Ripening of Sudanese Braided (Muddaffara) Cheese Manufactured from Raw or Pasteurized Milk: Effect of Heat Treatment and Salt Concentration on the Physicochemical Properties
The objective of the study was to investigate the interactive effect of heat treatment (raw or pasteurized milk), ripening in salted whey (SW) and storage period for up to 3 months on the physicochemical properties of Sudanese braided cheese (SBC). Braided cheeses were manufactured from raw (BCRM) and pasteurized (BCPM) milk and ripened in SW (0%, 5%, and 10% salt) for up to 90 days. All the treatments significantly () affected the physicochemical characteristics of SBC. The total solid, protein, and fat contents of BCRM or BCPM decreased (), whereas their TA, SN, and salt contents increased significantly () as storage period and the salt level of the whey were elevated. Both FRI and SRI of BCRM and BCPM increased with the increase in storage period and the salt level of the whey. For SN, FRI, SRI, pH, and moisture contents the magnitude of the change was more pronounced in BCRM than in BCPM, while for protein, fat, salt, and TS contents, the opposite was true; that is, the magnitude of the change was more pronounced in BCPM than in BCRM. Further studies are required to standardize muddaffara cheese manufacturing procedure particularly in rural areas.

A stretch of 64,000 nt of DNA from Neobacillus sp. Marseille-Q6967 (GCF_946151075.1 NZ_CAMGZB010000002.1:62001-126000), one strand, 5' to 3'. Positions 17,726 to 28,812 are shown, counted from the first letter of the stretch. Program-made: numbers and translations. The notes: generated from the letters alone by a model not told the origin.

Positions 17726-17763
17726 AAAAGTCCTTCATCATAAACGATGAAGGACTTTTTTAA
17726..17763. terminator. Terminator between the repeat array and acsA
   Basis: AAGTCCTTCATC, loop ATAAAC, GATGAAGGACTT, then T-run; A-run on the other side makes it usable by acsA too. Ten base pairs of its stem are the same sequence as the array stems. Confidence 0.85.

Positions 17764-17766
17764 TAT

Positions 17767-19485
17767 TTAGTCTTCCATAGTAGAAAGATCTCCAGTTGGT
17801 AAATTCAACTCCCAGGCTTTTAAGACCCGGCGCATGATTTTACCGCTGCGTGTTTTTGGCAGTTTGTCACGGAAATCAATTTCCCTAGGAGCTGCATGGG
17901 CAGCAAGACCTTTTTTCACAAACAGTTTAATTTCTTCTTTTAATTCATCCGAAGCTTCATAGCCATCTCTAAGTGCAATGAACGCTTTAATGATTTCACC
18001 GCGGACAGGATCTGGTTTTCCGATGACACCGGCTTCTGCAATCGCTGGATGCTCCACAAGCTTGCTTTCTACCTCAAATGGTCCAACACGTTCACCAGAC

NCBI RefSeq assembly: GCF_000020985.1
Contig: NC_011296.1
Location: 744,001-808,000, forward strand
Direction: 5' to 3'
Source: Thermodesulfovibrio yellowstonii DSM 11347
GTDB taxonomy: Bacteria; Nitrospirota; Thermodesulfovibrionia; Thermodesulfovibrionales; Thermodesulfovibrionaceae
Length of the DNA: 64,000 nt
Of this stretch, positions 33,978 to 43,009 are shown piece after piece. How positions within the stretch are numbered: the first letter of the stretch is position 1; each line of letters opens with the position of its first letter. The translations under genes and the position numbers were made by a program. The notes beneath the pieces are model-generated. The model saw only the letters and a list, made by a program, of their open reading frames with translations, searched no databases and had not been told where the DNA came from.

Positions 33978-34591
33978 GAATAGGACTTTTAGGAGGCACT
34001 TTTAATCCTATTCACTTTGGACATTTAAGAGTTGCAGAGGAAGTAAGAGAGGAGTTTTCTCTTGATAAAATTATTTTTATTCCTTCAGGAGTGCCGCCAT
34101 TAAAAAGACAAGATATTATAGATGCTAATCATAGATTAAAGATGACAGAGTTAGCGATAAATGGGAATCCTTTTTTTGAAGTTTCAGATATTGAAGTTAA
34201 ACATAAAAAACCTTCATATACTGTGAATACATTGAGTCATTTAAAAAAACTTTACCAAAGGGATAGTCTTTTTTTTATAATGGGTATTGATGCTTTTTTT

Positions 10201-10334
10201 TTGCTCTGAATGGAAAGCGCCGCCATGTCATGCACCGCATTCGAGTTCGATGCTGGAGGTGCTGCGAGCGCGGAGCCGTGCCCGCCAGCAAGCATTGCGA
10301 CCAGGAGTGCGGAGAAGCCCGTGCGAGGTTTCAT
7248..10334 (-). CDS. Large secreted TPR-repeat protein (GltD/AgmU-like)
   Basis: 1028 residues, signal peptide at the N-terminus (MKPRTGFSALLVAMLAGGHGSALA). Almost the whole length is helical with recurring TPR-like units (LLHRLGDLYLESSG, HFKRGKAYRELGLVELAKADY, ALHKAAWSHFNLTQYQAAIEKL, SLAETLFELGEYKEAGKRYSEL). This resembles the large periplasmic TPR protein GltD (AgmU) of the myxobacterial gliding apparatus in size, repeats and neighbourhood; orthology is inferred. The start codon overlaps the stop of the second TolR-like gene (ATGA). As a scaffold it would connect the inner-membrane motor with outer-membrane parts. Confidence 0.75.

Cheese is a dairy product that has played a key role in human nutrition for centuries. It is the most popular dairy product in Sudan. Among cheese varieties available on the market, braided cheese is gaining popularity and became second to the white soft cheese (Gibna Bayda) as far as per capita consumption is concerned. The ripening process of cheese is very complex and involves microbiological  and biochemical [2–5] changes to the curd resulting in the flavor and texture characteristic of the particular variety. The ripening process of cheese is influenced by the ripening conditions like salt concentration and ripening duration. Salting was probably the most common and reliable traditional method used in combination with lactic acid fermentation for the production and preservation of cheese . It was achieved by adding salt to milk before fermentation, sprinkling of dry salt on the surface of the cheese after moulding, and/or dipping the cheese in brine (pickling). The concentration and distribution of salt in cheese mass are important parameters affecting its quality and acceptability . The low salt cooked cheese is more acceptable and has a low microbial count than low salt uncooked cheese . Sodium chloride influences cheese ripening principally through its effect on water activity, control various enzyme activities in cheese, synergies of the curd, and physical changes in proteins which influence cheese texture and protein solubility . Salt has three major functions in cheese: it acts as preservative, contributes directly to the flavor, and is a source of dietary sodium . On the other hand, heat treatment of milk results in low bacterial load with an extended shelf life, permitting milk to be transported long distances or held for long periods before cheese manufacture. However, the cheese making characteristics of heated milks differ markedly from those typically of unheated milk . It is well known that heat treatment of milk results in the denaturation of the whey proteins and interaction between the denatured whey proteins and the k-casein at the micelle surface . The interaction involves thiol-disulphide bond interchange reactions between the free thiols of the denatured whey proteins (particularly β-lactoglobulin) and the disulphide bonds of k-casein. As the disulphide bonds of k-casein are found in the para-k-casein region, the denatured whey proteins will remain with the para-k-casein (micelles) after hydrolysis of k-casein by chymosin. Therefore, the heat treatment of milk prior to cheese-making is of considerable interest, as it appears to have the potential to substantially increase yield by incorporating the whey proteins in the cheese curd .